22. ('The Tribunal', in the Wanchoo Committee Report was re-christened 'the Settlement Commission' in the Act when it was passed by Parliament). The Commission was vested with full power to investigate cases on its jurisdiction being invoked and to quantify the amount of tax, penalty and interest that it may eventually fix as payable. A strategic provision which held out fascination for the criminal tax evaders was contained in the report. The Wanchoo Committee recommended conferment on the Settlement Commission of a discretion to 'grant immunity from criminal prosecution in suitable cases'. The detailed mechanics of application, investigation, consideration, bearing and disposal are contained in the report and have eventually been translated into statutory provisions in Chapter XIXA.

23. This legislative history leads us on to a broad unfoldment of the actual provisions of Sections 245A to 245M which constitute a fasciculus of provisions designed for settlement of taxes in dispute. Section 245A is the definition clause even as Section 245B is the clause constituting the Settlement Commission. Applications for settlement of cases by assessees are regulated by Section 245C which reads.

24. 245C. Application for settlement of cases.

(1) An assessee may, at any stage of a case relating to him, make an application in such form and in such manner and containing such particulars as may be prescribed to the Settlement Commission to have the case settled and any such application shall be disposed of in the manner hereinafter provided.



25. Its meaning can be understood fully only when we read the definition of 'case'. According to the definition in Section 245A(a), a 'case' means any proceeding under the income tax law in connection with the assessment or reassessment of any person which may be pending before an income tax authority on the date of application under Section 245C(1). It is common knowledge that I.T.A.T. is not an income tax authority, which expression, it is settled, includes the I.T.O. and A.A.C. and others. Therefore, when an appeal pends before the Tribunal, it cannot be said that a case pends before an income tax authority. In the present case, we are concerned with a stage when appeals are pending before the Tribunal. Section 245C(1) may not enable an assessee to move the Commission in such cases but for the provision in Section 245M. Indeed, we are intimately concerned with the express provisions in and implications of Section 245M which specifically deal with persons who have filed appeals to the Appellate Tribunal and seek to apply to the Settlement Commission. Sub-section (6) of Section 245M is a deeming provision. Any application under Section 245M will be deemed to be an application under Section 245C(1) and all provisions of Chapter XIXA [except Section 245D(7)] shall apply to such proceedings.

26. The question then arises whether and subject to what conditions can an assessee take advantage of Section 245M and move the Commission. Only if he can validly move the Commission under Section 245M can his application be processed under Section 245C, 245D and other Sections of the Chapter. An intensive examination of Section 245M(1) to (5) and (7) thus becomes imperative.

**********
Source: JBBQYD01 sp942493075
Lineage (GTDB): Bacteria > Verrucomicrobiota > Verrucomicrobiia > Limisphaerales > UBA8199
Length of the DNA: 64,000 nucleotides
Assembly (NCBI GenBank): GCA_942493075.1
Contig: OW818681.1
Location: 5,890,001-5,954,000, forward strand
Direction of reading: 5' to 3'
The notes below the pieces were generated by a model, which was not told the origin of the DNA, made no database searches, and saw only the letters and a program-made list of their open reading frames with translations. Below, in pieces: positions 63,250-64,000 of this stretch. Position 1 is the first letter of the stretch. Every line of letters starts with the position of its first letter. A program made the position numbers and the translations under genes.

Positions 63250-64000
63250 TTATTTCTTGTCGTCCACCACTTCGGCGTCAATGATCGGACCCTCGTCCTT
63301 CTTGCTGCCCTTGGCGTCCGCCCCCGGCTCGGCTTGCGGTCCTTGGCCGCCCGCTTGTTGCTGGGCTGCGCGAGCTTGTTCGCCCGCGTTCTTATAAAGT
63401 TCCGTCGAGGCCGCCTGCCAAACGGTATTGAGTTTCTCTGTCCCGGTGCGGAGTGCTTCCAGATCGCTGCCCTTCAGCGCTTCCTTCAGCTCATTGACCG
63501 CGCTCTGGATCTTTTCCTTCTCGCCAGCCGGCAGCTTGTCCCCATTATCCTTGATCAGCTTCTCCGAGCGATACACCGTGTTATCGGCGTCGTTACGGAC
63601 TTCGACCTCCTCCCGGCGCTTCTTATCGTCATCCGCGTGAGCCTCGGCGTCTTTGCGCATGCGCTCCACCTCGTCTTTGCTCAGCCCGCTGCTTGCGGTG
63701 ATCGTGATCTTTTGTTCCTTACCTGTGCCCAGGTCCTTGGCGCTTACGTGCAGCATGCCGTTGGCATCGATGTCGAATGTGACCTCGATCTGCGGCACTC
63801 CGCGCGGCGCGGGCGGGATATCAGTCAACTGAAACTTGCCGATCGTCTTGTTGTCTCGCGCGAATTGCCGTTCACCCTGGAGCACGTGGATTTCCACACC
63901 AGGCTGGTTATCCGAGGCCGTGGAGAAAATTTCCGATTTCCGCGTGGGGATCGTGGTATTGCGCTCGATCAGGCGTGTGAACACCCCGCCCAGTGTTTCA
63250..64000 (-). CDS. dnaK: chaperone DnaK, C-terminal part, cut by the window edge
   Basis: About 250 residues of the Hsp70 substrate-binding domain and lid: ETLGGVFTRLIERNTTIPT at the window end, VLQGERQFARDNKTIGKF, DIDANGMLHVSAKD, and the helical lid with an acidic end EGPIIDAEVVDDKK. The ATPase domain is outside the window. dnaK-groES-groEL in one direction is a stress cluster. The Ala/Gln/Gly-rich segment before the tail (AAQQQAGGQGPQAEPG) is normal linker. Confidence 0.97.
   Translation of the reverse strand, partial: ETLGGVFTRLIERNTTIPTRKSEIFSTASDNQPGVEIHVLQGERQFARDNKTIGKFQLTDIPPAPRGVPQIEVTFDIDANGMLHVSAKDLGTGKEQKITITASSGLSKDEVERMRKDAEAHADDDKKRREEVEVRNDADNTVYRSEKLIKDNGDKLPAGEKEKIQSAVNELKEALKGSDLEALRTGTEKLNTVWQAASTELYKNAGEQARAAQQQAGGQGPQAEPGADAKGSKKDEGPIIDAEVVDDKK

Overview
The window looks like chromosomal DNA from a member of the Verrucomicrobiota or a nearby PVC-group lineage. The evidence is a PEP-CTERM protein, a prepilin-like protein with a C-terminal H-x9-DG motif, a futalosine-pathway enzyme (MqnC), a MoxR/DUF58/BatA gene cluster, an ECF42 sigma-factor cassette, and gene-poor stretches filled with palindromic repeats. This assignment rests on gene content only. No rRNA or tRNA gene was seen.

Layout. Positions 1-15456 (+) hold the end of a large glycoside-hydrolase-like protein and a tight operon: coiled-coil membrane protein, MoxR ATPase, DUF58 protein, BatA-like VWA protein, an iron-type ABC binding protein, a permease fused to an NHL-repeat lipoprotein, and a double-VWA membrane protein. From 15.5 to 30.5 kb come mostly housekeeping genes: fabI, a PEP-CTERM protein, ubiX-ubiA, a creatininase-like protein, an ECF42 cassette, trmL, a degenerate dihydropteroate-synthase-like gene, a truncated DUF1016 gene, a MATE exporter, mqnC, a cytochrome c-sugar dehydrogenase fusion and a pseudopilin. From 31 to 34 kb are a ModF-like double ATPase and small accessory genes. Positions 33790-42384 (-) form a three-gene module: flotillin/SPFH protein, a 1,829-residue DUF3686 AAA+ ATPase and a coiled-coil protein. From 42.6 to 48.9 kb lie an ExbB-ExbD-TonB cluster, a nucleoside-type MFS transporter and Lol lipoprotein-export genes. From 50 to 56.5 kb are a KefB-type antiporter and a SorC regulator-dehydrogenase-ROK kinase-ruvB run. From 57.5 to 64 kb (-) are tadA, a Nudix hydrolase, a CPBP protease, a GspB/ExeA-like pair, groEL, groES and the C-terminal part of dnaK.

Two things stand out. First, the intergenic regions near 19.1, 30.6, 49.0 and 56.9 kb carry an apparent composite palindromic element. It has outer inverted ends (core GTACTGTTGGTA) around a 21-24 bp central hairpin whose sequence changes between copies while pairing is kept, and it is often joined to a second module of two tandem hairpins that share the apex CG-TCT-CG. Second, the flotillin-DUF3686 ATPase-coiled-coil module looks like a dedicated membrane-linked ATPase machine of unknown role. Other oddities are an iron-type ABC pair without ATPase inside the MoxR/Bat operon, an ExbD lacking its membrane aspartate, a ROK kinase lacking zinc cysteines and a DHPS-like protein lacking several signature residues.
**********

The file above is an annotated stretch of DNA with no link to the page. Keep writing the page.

27. Any assessee may make an application to have, his case settled, but it is one thing to make an application proceeded with. For, on receipt of an application the Commission is not empowered automatically to proceed with it. The mechanics of Section 245D must be remembered in this context. The application for settlement, when filed, shall be forwarded to the Commissioner for a report and it is only on the basis of the material contained in such report that the Settlement Commission may allow the application to be proceeded with or reject the application. To reject an application is to refuse relief outright and affects the applicant adversely. So it is provided 'that an application shall not be rejected unless an opportunity has been given to the applicant of being heard.' We are clearly of the view that an applicant before the Settlement Commission is entitled to a hearing before his application for composition is rejected. In the present case, on the facts stated earlier, the Settlement Commission in the first instance rejected the application because the C.I.T. objected to it. Maybe, the objection of the Commissioner has lethal potency but the rule of fairplay incorporated in the first proviso to Section 245D(1) obligates the Commission to hear the applicant before rejection. Even apart from any specific provision, it is legal fairplay not to hurt any party without hearing him unless the Act expressly excludes it. One may conceive of many reasons why a hearing, even at this stage, may be useful. The Commissioner or his representative may, in the light of the circumstances which the applicant may point out, withdraw his objection. Likewise, the applicant may point out that what appears to the Settlement Commission to be an objection by the Commission is not an objection to proceed with the application, but only a clarification of some aspect or other. Nothing is lost by hearing a petitioner whose application for settlement is being rejected and much may be gained by such hearing in properly processing the application in the spirit of Chapter XIXA. Anyway, Section 245D(1) does not negate natural justice and in the absence of an express exclusion of the rule of audi alteram partem, it is fair, indeed fundamental, that no man is prejudiced by action without opportunity to show to the contrary. Without expounding any inflexible rule of natural justice of universal validity we cannot fault the Settlement Commission for what it has done. We take the view that, having regard to the rulings of this Court in M.S. Gill's case Mohinder Singh Gill v. Chief Election Commissioner : [1978]2SCR621 and Maneka Gandhi case Maneka Gandhi V. Union of India : [1978]2SCR621 , the Settlement Commission's decision to re-hear and pass a de novo order cannot be said to be illegal. The Commissioner's objection to the application being proceeded with may prove fatal or may not, but without entering into that controversy we think it correct to hold that the Settlement Commissioner did not act without jurisdiction by affording a hearing and passing a fresh order in the presence of both parties. Whether that' fresh order is valid or not depends on the consideration of the merits which we will presently examine. Law leans in favour of natural justice where statutory interdict does not forbid it.